Welcome to another installment of Reissue Theory, where we reflect on notable albums and the reissues they could someday see. As a modern-day piano man starts digging through the archives, we take a look at one of his steps on the path to critical acclaim.
Exciting news seems to be developing for fans of singer/songwriter/pianist Ben Folds: he recently tweeted a picture taken at his Nashville home of what appears to be the beginning of some research for an archival project. Folds' wife, Fleur, elaborated that the artist was digging through tapes that would stretch all the way from Folds' childhood to his days with beloved band Ben Folds Five.
One wonders if this archiving process will cover the first professional band Folds was ever a part of: the indie outfit known as Majosha. Though the band remains woefully obscure to all but the most hardcore Folds fans, the brief output of the group was in fact a strong hint of the talent Ben had, and the enduring listenability of his future commercial output.
The Majosha story begins after the jump.
Benjamin Scott Folds' life in Winston-Salem, North Carolina, would forever change when his father, a carpenter, came home with an unusual item: a piano. Apparently, a customer couldn't afford to properly pay for a job the elder Folds had done, and instead bartered the instrument away. Ben was nine at the time, a fan of the popular songs by Elton John and Billy Joel on AM radio, and soon learned to pick the songs out on the keys. By the time he entered high school, he had added a number of instruments to his repertoire. Although popular culture has recognized him as a piano player first and foremost, he arguably showed the best prowess on rhythm instruments at the time, and would in fact enter the University of Miami on a drum scholarship. (According to a story Folds has told in concerts, he dropped out after losing his scholarship, having broken his hand defending a friend in a fight the night before his jury recital was scheduled. Unable to play, he dejectedly flung his kit into the waters of Lake Osceola.)
Folds would become a presence in his hometown, with a burgeoning local music scene starting to take shape. Ultimately, he formed Majosha with several friends, including guitarist Millard Powers and vocalist Evan Olson. (There never seemed to be a consistent drummer; several people, including Folds, would play on the band's studio efforts.) Nonetheless, the band developed a pretty considerable local following, ultimately winning a Battle of the Bands at Duke University in 1988. Hot off that success, the group self-released an EP to local record stores entitled Party Night: Five Songs About Jesus. (As if one needed to guess, none of the songs were about Jesus.) Those tracks were ultimately remixed or re-recorded for a full-length release, Shut Up and Listen to Majosha.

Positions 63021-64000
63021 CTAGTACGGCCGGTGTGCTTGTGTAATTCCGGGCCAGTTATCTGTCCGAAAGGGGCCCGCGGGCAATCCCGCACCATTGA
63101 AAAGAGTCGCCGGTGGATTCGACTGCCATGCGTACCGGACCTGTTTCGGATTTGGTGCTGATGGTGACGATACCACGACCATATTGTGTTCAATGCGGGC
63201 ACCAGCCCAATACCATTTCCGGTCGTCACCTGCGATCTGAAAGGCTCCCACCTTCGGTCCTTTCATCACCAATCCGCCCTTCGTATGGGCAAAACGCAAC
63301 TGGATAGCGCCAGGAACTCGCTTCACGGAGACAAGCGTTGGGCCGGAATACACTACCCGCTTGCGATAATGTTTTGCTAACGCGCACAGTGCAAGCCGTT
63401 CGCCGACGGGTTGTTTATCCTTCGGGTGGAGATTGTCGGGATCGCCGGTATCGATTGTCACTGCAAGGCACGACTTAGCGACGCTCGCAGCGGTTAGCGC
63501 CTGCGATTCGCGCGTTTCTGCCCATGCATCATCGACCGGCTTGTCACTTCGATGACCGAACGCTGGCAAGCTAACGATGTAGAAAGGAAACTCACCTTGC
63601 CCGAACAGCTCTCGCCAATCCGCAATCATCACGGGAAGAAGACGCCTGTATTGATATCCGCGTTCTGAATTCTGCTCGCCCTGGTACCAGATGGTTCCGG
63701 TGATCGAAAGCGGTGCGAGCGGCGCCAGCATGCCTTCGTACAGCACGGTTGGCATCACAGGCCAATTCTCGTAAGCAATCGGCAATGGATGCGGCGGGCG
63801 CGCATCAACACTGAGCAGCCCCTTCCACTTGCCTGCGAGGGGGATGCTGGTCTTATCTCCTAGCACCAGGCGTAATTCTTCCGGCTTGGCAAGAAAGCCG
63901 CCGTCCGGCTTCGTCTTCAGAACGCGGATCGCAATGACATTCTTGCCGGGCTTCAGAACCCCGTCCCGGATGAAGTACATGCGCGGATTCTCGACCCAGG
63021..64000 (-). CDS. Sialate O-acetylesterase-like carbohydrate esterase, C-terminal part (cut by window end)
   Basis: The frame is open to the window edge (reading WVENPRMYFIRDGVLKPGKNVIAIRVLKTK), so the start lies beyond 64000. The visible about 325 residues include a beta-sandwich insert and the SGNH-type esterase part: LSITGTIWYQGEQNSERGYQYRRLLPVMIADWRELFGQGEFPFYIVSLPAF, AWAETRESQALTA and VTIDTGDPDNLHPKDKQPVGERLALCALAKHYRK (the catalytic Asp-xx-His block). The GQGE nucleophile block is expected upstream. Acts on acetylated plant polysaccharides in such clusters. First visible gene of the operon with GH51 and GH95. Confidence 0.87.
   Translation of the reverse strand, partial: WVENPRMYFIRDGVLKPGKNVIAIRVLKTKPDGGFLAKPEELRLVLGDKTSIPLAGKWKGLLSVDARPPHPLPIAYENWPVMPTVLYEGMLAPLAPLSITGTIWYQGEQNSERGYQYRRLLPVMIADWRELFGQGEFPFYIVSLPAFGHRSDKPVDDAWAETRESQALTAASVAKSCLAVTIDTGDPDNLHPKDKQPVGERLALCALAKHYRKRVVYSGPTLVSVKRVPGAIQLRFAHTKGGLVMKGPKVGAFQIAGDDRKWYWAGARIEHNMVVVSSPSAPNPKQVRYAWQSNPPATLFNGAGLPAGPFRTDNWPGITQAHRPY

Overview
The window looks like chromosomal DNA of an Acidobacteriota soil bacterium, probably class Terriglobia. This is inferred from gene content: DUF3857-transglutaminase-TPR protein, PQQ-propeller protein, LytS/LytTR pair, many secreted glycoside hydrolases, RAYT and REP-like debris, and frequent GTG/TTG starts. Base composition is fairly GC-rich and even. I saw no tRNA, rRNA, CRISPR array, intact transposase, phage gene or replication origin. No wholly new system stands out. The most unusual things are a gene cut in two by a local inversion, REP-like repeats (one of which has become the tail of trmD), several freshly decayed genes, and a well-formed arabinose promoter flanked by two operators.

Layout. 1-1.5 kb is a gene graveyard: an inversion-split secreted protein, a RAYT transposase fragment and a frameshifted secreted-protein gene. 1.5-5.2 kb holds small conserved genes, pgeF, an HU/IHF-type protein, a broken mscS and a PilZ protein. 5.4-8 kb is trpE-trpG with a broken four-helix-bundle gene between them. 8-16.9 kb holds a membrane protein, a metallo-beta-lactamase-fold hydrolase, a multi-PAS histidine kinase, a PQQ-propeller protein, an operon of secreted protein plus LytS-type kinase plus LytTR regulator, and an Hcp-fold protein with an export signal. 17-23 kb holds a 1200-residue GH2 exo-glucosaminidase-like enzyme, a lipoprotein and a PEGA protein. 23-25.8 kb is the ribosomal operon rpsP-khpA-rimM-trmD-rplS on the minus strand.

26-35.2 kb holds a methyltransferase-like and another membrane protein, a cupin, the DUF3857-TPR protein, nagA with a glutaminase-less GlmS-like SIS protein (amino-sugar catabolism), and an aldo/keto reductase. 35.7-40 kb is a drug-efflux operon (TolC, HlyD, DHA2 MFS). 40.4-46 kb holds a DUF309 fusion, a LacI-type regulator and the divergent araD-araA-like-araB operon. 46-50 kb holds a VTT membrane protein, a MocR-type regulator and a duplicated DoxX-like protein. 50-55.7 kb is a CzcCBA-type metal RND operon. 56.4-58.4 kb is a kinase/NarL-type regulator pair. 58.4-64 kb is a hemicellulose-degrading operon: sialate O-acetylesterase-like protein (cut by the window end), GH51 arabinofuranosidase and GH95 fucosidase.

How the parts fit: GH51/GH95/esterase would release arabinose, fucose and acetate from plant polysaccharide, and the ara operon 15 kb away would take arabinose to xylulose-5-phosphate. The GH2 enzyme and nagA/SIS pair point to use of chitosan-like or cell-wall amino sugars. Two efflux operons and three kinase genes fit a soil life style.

Although Folds was, again, not primarily a pianist for the album (playing bass in concert and on the album, with some piano accompaniment appearing throughout in the studio), his contribution to the sound of Majosha was major. He co-produced the record with Powers and wrote every track on the record. A lot of them bear the kind of wordy, snot-nosed, smartass wit that's made Folds a cult hero (standouts from that crop include "Clueless" and "We Know (What's Right for You)"), and many of them were included on Folds' 1990 Nashville publishing demo tape and, later, the first Ben Folds Five record in 1995 ("Video" was included on that LP, while "Emaline" was cut during the same sessions and released on outtakes compilation Naked Baby Photos in 1998. It remains a concert favorite to this day.) Another track, "Kalamazoo," was put to tape by Folds years later for his 2004 EP Super D. (The arrangement changed dramatically between recordings: the Majosha original was a kind of cross between funk and The Police, while the solo version was awash in strings and much more prominent piano.)
Unsurprisingly, Shut Up and Listen to Majosha was not a major success, and the band broke up by 1990. (The only indication of its existence outside of the local scene was a strange dance remix of album cut "Get That Bug" which turned up on a compilation in Japan.) Latter-day copies of the album (only ever released on vinyl and cassette) bore a huge sticker advertising Majosha follow-up Pots & Pans, which featured Folds on drums, Olson on bass and Britt "Snuzz" Uzell on vocals and guitar. The band quickly broke up, but - as immortalized on Ben Folds Five's "Army" - reformed without him a month later, under the name Bus Stop. (Further insult to injury: the band added Folds' brother, Chuck!) Ben would try his hand writing songs in Nashville before forming Ben Folds Five with bassist Robert Sledge and drummer Darren Jessee, and the rest - as they say - is history. But Folds didn't entirely abandon his memories of the band; when Folds embarked on a tour for his first proper solo LP in 2001, he recruited Millard Powers as his touring guitarist.
While Shut Up and Listen to Majosha has never been released on compact disc, it is relatively easy to find online. Nonetheless, this fan (and many others) would surely not mind seeing some of the Majosha tracks included in whatever archival project Ben Folds is working on.
Majosha, Shut Up and Listen to Majosha (originally released as Fresh Avery no cat. #, 1989)
- Where's Bohemia?
- Deal with It
- Get That Bug (Outta Your System)
- Everyone Else
- We Know (What's Right for You)
- Cool Whip